How Algorithms Are Designing Better Buildings
How algorithms are designing better buildings. When giant blobs began appearing on city skylines around the world in the late 1980s and 1990s, it marked not an alien invasion but the impact of computers on the practice of building design.
- Thanks to computer-aided design (CAD), architects were able to experiment with new organic forms, free from the restraints of slide rules and protractors. The result was famous curvy buildings such as Frank Gehry’s Guggenheim Museum in Bilbao and Future Systems’ Selfridges Department Store in Birmingham.
Computers are now preparing to change buildings once again, this time with algorithms that can inform, refine and even create new designs. Even stranger shapes are just the beginning: algorithms can now work out the best ways to lay out rooms, build buildings, and even change them over time to meet the needs of users. In this way, algorithms are giving architects a whole new toolbox for understanding and developing their concepts.
At a basic level, algorithms can be a powerful tool for providing exhaustive information for the design, construction and use of a building. Building information modelling uses comprehensive software to standardise and share data from across architecture, engineering and construction that used to be held separately. This means everyone involved in a building’s genesis, from clients to contractors, can work together on the same 3D model seamlessly.
More recently, new tools have begun to combine this kind of information with algorithms to automate and optimise aspects of the building process. This ranges from interpreting regulations and providing calculations for structural evaluations to making procurement more precise.
Algorithimic design to make better buildings
But algorithms can also help with the design level , helping architects understand how the building will be used by exposing secret trends in current and proposed constructions. This may be spatial and geometrical features, such as the ratio of public to private areas or the natural air flow of buildings. They may be patterns of use showing which rooms are most and least frequently used.
Or they can be visual and physical connections that show what people can and can’t see from each point of a building and enable us to predict the flow of people around it. This is particularly relevant when designing the entrances of public buildings so we can place services and escape routes in the best position.
Algorithms may also be used to enhance the ability of designers to think about and generate shapes and arrangements that might otherwise not be possible. Instead of drawing floor plans according to their intuition and taste, architects using algorithmic design input the rules and parameters and allow the computer to produce the shape of the building. These algorithms are often inspired by natural ideas, such as evolution or fractals (shapes that repeat themselves in ever smaller scales).
Combining these three uses (managing complex knowledge, revealing patterns and creating new spatial arrangements) is the next wave of algorithmic design that will really transform our ability to enhance the built environment. For example, Zaha Hadid Architects, already known for its unconventional curvy constructions, uses algorithms to automatically check thousands of internal layout choices, or to find an arrangement of facade panels that prevents an irregularly shaped building from being prohibitively costly.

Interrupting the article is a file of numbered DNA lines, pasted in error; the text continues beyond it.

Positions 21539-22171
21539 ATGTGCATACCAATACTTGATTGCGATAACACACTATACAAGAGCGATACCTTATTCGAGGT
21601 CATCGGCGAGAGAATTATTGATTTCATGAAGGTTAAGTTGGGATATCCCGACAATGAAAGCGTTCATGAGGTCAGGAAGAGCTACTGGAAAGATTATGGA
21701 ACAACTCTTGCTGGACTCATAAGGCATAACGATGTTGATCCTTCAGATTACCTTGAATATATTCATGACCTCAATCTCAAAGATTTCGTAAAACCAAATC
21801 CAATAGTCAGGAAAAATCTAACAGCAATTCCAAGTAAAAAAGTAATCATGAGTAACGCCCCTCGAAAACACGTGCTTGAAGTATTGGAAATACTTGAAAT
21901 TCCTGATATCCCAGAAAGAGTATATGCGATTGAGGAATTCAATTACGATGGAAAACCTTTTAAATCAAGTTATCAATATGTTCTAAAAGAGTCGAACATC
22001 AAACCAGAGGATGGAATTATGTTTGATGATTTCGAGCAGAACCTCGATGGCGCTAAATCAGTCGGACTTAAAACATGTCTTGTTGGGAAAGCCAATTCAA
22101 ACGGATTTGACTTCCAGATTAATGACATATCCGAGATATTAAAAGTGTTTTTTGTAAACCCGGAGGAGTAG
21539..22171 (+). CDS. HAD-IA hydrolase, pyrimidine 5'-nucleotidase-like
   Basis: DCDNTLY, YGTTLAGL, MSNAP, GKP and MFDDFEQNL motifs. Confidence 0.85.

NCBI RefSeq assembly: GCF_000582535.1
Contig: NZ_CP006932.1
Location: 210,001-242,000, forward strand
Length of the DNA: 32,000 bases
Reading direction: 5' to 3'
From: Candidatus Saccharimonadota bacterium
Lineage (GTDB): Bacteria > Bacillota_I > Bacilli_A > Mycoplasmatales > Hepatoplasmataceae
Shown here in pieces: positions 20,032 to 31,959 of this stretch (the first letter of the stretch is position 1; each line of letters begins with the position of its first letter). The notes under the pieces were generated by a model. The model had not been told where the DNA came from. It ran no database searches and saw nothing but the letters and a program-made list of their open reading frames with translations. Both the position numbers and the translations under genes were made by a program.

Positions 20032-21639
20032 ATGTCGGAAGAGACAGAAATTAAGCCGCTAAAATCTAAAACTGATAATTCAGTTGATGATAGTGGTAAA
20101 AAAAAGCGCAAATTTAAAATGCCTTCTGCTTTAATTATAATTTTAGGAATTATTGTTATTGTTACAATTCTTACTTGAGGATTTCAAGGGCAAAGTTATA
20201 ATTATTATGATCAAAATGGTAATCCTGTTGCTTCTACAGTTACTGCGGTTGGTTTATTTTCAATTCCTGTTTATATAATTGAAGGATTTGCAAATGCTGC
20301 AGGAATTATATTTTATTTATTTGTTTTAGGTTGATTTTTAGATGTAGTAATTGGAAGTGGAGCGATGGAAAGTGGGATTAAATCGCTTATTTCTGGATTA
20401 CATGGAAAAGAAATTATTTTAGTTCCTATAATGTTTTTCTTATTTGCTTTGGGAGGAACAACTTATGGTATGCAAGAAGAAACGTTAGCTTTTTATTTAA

Algorithms are also important for new constructions, such as the Filament Pavilion in the V&A Museum, and are modified over time in response to structural, environmental and visitor use data. Algorithms are now now creating the COVID-19 pandemic office arrangements that allow the highest number of employees to work in a building while at the same time being socially safe.
Self-organizing layouts in algorithms
My colleagues and I recently showed how algorithms could create a self-organizing floorplan for a care home, laying out the rooms in the best configuration to improve the experience of dementia patients. To do this we combined three types of algorithm, inspired respectively by ant colonies, artificial intelligence systems based on the brain, and crowd modeling.
We built our algorithms to follow design criteria based on numerous previous studies and projects, condensing them into four main rules for the algorithms to be followed. The building had to be divided into units of maximum size. Each unit had to have an accessible functional kitchen, a dining room not used for other activities, and multiple lounges or activity rooms of varying sizes.
The result was a new home care layout that arranged private rooms and common areas in the most convenient way to make the journeys of residents around the home as short as possible. This shows how the right combination algorithms and, most importantly, the input of designers can help to produce self-organizing designs that would otherwise require a huge amount of laborious work or otherwise not be possible.
Instead of replacing architects, as some have pessimistically predicted, algorithms are becoming an important tool for building designers. It is expressed in the increasing importance of technology in postgraduate courses, research centers and foreign firms. More and more designers are investing in the use of machine learning and artificial intelligence in architecture.
As advancements in computer science and technology are growing exponentially, it is difficult to imagine how algorithmic design will evolve in the future and how the construction industry will change. But we can certainly predict that the use of algorithms will soon be a standard way to increase our ability to see the invisible and to design the unthinking in our buildings.